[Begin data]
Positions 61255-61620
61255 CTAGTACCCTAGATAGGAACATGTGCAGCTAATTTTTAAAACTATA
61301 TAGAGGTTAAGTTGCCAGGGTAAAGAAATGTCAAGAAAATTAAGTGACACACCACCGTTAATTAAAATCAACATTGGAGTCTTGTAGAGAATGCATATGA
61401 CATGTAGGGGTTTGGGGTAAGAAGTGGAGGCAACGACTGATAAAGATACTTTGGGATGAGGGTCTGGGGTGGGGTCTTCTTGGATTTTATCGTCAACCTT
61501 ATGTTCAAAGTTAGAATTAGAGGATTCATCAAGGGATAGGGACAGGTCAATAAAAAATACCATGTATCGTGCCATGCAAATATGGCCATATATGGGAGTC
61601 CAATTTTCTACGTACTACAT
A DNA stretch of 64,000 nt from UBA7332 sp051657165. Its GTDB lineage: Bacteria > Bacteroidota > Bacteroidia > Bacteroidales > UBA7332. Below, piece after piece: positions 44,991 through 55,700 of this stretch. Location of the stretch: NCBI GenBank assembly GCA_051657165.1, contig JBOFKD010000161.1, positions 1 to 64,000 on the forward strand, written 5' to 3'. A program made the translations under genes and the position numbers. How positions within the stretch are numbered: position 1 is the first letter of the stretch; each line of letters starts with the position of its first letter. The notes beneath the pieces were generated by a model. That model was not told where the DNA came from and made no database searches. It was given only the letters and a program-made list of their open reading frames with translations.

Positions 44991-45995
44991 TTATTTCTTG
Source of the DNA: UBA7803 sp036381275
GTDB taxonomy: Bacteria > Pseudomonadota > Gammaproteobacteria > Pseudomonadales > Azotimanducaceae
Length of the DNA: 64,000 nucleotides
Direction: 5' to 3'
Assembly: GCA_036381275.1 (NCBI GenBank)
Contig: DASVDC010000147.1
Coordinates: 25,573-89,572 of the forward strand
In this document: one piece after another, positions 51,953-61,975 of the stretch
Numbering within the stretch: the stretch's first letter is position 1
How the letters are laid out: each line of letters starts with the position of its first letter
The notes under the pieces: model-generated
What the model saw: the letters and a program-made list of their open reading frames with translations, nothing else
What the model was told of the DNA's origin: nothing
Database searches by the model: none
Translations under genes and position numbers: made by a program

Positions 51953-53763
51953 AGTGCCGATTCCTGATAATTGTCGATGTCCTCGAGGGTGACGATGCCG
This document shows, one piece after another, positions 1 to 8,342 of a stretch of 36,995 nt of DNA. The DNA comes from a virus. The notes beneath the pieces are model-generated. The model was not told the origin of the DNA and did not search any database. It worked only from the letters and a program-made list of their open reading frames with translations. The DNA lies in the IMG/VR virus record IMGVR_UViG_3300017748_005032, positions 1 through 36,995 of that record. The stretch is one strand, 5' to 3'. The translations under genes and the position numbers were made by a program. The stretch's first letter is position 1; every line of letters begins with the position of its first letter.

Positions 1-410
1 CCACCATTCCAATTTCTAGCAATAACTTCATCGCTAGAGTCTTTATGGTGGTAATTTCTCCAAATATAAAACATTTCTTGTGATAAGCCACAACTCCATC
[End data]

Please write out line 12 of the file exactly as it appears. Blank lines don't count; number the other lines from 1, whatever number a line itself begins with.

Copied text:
Length of the DNA: 64,000 nucleotides